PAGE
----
The appetite of western consumers for home furnishings has reached its peak – according to Ikea, the world’s largest furniture retailer.
The Swedish company’s head of sustainability told a Guardian conference that consumption of many familiar goods was at its limit.
“If we look on a global basis, in the west we have probably hit peak stuff. We talk about peak oil. I’d say we’ve hit peak red meat, peak sugar, peak stuff … peak home furnishings,” Steve Howard said at a Guardian Sustainable Business debate. He said the new state of affairs could be called “peak curtains”.
Howard’s comment looks like an example of a “Ratner moment”, named after Gerald Ratner’s description of goods at his jewellery stores as “crap” in 1991. Matt Barrett, the former chief executive of Barclays, was similarly loose-tongued in 2003 when he said borrowing on credit cards was too expensive.
But Howard said his comments did not contradict Ikea’s target of almost doubling sales by 2020, and that changes in consumption were an opportunity for companies to rethink the way they did business. Ikea was trying to help customers live in a more environmentally friendly way, he added.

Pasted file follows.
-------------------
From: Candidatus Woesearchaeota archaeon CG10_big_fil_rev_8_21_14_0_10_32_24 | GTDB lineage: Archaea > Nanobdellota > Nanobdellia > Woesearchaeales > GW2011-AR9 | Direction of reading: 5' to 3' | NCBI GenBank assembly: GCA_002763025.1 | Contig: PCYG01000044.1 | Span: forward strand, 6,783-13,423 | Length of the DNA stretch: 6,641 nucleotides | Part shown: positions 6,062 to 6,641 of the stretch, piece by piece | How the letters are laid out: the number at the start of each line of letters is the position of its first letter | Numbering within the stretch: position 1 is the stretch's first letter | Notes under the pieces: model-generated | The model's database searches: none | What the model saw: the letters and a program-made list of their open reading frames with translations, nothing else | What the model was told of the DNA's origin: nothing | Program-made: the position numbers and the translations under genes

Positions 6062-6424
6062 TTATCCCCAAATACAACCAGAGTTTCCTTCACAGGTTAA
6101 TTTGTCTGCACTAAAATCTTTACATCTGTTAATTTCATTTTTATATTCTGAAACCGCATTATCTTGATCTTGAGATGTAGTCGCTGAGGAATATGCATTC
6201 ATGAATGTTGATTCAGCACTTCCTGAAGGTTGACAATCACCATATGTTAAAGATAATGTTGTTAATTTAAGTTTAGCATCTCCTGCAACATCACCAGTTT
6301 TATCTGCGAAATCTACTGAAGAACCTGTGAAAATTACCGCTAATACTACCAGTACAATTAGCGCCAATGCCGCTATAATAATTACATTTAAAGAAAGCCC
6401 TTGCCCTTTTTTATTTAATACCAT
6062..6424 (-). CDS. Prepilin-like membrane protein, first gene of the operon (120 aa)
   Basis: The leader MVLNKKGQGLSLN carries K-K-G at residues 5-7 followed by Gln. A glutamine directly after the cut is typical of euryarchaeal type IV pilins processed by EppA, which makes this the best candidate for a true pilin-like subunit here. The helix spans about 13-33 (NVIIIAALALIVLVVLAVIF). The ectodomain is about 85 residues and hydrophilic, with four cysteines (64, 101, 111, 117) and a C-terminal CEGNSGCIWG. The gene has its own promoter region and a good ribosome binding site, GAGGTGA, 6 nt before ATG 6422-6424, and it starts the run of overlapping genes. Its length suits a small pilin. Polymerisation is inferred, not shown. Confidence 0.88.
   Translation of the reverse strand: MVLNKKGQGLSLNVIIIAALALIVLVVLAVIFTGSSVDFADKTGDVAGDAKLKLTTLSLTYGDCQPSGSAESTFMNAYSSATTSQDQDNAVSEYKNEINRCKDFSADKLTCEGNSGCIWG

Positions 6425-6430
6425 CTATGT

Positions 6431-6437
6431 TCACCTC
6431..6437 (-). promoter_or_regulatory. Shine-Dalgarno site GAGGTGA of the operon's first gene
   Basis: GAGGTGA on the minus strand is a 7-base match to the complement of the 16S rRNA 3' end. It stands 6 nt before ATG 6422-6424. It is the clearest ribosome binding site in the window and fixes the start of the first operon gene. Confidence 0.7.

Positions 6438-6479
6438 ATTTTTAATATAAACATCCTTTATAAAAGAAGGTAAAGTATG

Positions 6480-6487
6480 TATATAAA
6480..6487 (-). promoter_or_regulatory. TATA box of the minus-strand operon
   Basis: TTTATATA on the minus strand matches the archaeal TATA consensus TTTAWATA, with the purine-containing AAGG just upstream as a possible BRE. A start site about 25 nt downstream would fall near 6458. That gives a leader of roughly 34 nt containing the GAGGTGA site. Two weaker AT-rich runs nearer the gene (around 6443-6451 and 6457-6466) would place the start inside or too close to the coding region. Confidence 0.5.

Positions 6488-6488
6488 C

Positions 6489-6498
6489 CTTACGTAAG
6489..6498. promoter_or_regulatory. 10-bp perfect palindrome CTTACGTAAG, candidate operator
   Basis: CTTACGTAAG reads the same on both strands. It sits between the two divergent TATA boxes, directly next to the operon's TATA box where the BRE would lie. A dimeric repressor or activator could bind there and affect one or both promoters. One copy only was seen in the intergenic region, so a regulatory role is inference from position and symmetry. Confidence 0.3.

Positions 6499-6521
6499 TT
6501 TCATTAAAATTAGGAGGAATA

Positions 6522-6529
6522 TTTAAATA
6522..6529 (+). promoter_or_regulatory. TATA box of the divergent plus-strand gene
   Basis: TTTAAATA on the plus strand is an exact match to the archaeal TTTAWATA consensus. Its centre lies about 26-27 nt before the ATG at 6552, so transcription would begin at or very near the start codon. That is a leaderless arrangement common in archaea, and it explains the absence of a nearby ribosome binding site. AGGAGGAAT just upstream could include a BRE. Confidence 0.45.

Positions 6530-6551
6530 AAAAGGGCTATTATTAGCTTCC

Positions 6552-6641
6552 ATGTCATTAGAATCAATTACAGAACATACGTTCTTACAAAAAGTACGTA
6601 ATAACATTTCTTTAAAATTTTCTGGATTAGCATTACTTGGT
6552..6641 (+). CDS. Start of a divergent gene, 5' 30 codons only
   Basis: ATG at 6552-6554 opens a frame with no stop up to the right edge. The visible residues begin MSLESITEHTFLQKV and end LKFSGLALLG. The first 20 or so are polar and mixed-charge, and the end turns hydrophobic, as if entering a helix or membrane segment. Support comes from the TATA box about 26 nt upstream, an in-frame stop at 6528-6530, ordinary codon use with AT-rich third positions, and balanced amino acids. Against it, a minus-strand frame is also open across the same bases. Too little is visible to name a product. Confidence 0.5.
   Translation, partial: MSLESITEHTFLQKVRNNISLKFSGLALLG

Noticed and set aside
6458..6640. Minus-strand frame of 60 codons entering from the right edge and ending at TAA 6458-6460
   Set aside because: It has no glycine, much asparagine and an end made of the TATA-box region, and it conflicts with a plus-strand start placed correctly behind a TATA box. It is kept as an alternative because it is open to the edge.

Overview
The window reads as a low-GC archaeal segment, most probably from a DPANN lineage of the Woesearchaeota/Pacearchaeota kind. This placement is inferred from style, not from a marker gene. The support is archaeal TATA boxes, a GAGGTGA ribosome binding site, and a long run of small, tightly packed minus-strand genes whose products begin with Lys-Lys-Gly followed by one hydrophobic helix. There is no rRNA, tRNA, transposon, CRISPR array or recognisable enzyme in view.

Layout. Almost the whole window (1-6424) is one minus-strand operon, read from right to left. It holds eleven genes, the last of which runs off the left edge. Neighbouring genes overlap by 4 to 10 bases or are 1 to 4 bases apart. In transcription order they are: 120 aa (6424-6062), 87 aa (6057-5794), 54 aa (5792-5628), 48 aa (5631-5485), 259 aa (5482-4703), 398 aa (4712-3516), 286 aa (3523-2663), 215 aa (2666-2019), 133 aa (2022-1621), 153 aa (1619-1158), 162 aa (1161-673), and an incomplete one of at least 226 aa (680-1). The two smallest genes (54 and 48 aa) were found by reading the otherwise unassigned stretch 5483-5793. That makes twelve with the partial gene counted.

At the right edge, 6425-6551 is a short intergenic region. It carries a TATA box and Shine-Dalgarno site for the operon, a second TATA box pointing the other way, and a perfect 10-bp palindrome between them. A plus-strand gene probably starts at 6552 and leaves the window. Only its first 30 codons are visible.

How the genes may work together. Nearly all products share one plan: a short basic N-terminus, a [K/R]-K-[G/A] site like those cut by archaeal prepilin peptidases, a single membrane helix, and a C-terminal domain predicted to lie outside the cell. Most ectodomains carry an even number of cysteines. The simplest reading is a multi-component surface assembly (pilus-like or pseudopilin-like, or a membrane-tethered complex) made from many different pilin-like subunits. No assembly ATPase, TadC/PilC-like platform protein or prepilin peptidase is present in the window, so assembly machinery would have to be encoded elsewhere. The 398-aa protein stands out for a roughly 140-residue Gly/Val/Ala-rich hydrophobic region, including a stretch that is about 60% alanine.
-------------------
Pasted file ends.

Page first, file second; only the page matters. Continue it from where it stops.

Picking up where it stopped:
“We will be increasingly building a circular Ikea where you can repair and recycle products,” Howard said.
Ikea has introduced a series of environmental policies in the last year. It has pledged to invest €1bn (£755m) in renewable energy and measures to help poorer communities deal with the impacts of climate change. It has also pledged that all the energy used to power its shops and factories will come from clean sources by 2020 and phased out non-LED lightbulbs from its stores.
Howard said: “If you look on a global basis, most people are still poor and most people actually haven’t got to sufficiency yet. There is a global growth opportunity ... but it’s a distribution issue.”
He said it was possible for business to have carbon-free growth but that he loses sleep over whether it can be achieved in time.